Although most handyman businesses are one-pickup operations
with low overhead and no employees, that's not the only
possible business model. I own a full-service kitchen-and-bath
remodeling business in eastern Massachusetts that specializes
in high-end custom work. For several years now, I've run a
handyman service as a sideline, and it's proven to be a
worthwhile addition to my main business.
One key benefit is that it lets us turn potential down time
into revenue. Although plenty of work is still available, the
pace has slowed from what it was a year or two ago when jobs
were going begging. In a slower market, the handyman service
provides a way to keep my staff busy and paying for themselves
while I'm selling that next big job.
But even more important, our handyman operation is a valuable
marketing tool. It's a way to show new customers that we do
prompt, reliable work. Planing doors and patching holes in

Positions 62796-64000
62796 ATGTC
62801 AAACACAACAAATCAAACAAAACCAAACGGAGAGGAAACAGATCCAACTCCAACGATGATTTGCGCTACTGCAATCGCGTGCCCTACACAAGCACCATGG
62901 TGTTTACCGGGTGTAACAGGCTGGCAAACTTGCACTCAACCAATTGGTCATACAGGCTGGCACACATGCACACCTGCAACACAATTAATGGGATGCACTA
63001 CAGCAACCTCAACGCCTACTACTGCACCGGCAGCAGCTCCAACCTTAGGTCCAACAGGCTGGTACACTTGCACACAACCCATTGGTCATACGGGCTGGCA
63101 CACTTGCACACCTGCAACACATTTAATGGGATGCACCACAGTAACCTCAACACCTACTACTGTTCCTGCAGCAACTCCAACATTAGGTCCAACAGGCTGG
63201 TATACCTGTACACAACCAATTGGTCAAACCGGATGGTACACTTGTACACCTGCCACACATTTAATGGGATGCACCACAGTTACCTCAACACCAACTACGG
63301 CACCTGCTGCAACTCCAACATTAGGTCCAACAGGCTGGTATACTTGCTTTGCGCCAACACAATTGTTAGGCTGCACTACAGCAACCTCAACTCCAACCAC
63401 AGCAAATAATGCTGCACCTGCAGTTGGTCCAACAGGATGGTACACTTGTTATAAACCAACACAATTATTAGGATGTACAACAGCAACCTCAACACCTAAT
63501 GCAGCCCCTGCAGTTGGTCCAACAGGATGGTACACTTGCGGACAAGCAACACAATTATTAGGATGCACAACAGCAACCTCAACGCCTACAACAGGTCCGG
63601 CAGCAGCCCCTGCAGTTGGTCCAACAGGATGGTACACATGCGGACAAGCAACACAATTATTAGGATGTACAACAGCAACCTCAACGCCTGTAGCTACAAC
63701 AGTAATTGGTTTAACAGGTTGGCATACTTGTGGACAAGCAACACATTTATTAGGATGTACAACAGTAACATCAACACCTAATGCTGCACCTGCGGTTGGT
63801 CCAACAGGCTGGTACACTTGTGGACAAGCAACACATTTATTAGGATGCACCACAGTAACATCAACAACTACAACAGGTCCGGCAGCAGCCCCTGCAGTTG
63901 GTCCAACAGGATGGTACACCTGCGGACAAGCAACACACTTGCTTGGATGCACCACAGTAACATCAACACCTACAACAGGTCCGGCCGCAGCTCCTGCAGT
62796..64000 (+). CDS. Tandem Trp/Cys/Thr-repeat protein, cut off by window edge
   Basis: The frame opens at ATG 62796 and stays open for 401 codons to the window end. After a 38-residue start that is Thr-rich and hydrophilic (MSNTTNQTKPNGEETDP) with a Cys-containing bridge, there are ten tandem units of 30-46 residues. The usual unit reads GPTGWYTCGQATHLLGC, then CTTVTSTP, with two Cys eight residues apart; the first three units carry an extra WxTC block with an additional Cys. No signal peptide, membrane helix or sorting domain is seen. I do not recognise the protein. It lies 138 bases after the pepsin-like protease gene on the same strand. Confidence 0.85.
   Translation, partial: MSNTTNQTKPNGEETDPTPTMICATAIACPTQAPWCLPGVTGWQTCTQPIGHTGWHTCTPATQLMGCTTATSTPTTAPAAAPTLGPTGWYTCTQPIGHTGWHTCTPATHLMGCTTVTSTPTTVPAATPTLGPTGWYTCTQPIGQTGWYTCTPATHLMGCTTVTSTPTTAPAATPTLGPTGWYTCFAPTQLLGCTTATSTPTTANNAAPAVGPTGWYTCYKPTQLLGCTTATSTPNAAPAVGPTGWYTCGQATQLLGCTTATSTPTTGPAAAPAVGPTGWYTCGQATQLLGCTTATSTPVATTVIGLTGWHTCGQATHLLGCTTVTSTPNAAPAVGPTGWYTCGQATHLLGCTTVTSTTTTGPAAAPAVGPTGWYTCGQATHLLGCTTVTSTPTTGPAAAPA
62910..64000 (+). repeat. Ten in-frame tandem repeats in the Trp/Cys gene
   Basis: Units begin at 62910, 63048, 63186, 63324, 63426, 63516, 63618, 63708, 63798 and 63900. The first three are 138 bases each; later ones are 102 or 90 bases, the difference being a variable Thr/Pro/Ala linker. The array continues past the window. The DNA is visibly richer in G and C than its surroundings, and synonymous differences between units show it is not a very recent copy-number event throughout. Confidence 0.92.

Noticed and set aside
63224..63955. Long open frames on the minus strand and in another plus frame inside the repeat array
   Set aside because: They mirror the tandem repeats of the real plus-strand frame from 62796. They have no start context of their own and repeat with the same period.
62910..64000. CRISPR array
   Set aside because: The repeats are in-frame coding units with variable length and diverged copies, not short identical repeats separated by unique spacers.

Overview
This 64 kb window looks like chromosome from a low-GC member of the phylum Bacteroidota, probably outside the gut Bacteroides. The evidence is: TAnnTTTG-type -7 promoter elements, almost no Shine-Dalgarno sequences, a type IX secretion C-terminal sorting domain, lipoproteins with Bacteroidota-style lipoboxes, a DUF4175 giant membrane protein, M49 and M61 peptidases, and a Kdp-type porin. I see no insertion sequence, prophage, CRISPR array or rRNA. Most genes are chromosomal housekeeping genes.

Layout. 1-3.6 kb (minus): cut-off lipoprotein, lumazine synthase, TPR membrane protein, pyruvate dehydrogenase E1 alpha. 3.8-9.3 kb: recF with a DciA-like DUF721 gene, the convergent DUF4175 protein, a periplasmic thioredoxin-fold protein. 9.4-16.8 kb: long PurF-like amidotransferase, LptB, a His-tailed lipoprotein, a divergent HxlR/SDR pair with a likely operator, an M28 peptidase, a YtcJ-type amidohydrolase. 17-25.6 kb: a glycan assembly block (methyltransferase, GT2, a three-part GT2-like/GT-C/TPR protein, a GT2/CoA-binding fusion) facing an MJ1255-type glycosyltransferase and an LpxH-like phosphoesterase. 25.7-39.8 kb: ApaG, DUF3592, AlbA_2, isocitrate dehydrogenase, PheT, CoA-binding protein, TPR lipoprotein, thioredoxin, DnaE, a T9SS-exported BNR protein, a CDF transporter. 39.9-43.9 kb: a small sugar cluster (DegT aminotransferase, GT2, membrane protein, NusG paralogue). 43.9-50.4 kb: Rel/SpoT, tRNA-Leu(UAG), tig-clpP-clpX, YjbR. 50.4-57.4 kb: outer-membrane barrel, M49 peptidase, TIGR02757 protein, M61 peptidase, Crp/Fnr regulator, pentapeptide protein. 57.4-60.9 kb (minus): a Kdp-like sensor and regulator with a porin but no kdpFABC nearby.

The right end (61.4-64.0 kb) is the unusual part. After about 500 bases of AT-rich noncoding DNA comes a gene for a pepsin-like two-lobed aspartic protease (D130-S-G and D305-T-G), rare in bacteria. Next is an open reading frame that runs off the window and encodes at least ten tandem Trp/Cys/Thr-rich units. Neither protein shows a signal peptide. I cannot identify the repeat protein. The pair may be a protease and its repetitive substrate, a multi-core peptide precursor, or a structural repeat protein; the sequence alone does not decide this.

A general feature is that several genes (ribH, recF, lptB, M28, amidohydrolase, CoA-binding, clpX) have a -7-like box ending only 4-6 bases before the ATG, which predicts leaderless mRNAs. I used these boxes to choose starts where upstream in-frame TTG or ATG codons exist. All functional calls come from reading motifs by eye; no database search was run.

drywall isn't very profitable, but that's not really the point.
Our willingness to do such small jobs and do them well makes us
stand out from the competition. When a former handyman customer
decides to launch a major remodeling project, we're usually the
top choice for that job.
Levels of Service
The idea for a handyman service came out of a request from a
remodeling customer we'd done quite a bit of expensive work for
over the years. He called in a panic to ask us if we'd come
over and put up some Christmas lights before his kids arrived
for the holidays.
Naturally, we tried to tell him there was no way we could do
something like that. We explained that it would involve pulling
carpenters off another job at our usual labor rate of $65 an
hour. He said that was fine with him. So, because he was a good